If you have the female terminals in your instrument cluster, you can plug in a voltmeter to keep tabs on it. I wired one up permanently since it is one of the most important aspects to reliable running.
As for your carbs, go through Dave Braun's instructions.
http://www.dbraun99.com HOWEVER... If it runs great at times, the carb settings are very likely fine.
Sounds like you might may be running out of fuel. Have you checked your plugs after crapping out? Are they wet (lost spark) or are they dry (lost fuel)? Are they black? Are they white?
|It does sound really bad. Remove the brass damper caps and make sure the carb pistons are totally free and can be freely raised and then dropped with a click when they hit bottom (there should be no drag at all). Start it up, and the pistons should really pop up a lot with throttle. Timing- Put a timing light on and see if the flash is steady. Clean/mark the pointer and the TDC notch in the pulley (some repro pulleys have two notches- pick the correct one). It should be advanced a bit from TDC even at idle. Remove the float chamber lids and make sure both floats are bobbing and not sunken at about the same level. Remove the floats and look for water in the bottom of the bowl. While opening throttle, put your palm over the carb throat a couple times. If there is crud in a jet this will sometimes pull it through. Whitish smoke is generally water, but bluish oil. Too rich is just black. Does pulling the choke make any difference? George|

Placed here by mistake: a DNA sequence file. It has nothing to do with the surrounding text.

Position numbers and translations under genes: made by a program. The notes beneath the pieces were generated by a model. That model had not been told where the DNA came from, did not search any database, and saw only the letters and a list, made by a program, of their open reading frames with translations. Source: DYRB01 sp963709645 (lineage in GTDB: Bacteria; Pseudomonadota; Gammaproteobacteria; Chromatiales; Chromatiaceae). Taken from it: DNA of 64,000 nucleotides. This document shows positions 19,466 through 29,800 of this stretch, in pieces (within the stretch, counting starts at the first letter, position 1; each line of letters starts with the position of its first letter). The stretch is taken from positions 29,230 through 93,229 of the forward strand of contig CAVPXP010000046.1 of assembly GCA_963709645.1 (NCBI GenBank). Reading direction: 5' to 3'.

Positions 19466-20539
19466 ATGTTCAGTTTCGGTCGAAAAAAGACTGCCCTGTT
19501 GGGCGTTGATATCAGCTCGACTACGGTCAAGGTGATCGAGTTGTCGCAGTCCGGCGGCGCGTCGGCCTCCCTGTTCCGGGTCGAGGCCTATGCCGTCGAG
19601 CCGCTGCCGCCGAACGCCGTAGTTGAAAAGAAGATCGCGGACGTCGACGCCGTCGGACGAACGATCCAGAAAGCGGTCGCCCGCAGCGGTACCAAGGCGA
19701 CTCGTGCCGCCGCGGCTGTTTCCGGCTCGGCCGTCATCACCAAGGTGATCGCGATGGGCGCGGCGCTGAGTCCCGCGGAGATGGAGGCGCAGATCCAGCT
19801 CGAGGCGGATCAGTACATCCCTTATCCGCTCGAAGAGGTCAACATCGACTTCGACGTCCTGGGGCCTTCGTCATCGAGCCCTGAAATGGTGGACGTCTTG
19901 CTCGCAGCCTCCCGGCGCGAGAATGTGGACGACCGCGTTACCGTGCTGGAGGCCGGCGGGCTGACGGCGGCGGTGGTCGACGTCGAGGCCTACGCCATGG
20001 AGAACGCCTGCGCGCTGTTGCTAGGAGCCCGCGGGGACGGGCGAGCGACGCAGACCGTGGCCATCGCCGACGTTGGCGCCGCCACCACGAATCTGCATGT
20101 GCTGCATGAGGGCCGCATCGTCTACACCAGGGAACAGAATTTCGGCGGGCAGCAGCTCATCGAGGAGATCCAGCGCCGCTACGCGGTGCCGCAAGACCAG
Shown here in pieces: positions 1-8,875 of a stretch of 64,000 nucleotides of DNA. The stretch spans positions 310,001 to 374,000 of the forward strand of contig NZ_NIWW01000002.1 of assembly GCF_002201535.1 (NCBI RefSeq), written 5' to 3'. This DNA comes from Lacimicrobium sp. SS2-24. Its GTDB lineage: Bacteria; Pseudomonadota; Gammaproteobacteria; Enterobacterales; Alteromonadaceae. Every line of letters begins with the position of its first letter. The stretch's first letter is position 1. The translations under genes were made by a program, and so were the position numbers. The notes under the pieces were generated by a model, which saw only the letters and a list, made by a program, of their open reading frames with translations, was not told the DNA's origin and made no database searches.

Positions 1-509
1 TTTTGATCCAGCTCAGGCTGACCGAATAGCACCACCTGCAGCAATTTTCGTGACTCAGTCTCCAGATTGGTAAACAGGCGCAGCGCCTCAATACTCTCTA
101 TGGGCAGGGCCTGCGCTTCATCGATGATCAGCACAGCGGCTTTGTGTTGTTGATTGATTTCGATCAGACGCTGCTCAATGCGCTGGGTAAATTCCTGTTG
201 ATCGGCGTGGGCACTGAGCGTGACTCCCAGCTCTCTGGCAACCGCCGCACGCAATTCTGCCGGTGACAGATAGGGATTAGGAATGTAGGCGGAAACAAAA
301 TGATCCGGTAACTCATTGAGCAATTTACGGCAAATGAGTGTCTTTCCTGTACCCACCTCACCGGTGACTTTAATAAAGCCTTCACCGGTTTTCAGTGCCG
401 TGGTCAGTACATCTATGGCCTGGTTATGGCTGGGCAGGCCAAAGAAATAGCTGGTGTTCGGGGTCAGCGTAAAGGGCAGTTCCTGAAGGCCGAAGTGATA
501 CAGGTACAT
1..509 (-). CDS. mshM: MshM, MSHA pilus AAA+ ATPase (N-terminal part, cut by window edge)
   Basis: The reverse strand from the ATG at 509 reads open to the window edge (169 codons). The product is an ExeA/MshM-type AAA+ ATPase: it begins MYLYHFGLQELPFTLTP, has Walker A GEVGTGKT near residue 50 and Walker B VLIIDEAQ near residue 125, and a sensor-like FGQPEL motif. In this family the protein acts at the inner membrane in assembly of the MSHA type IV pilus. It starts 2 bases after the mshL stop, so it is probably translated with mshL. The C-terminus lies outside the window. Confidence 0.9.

|At about 1:35 in the first video you rev the engine up and you can see into the mouth of the carburetors. The piston in the rear carb appears to move up as it should but the piston in the front carb doesn't appear to move. Is the linkage tight? Can the pistons move up and down freely?|
Also...when was the last time you adjusted the valves?
Added 5 gallons of fresh gas to the tank this morning as the tank was running low. Started it up and of course it revved up fine, but the front carb was taking in very little air as compared to the rear one now. Checked for intake leaks using propane and found none. Whitish smoke still, and some condensation dripping out of tailpipe. I also did the palm over the carb throats thing a couple of times. I checked coolant level in the rad and it seems not to have changed.
See smoke from today
It eventually stopped dripping, and the smoke decreased.
Took off the carb dampers removed the pistons and gave them a good cleaning with carb cleaner. Also cleaned inside the carbs the best I could. Put all back together, adjusted and balanced carbs. Was running pretty good with way less smoke and it would rev up and then suddenly...it starts sputtering just like before! What the heck. Had to stop working to do something else.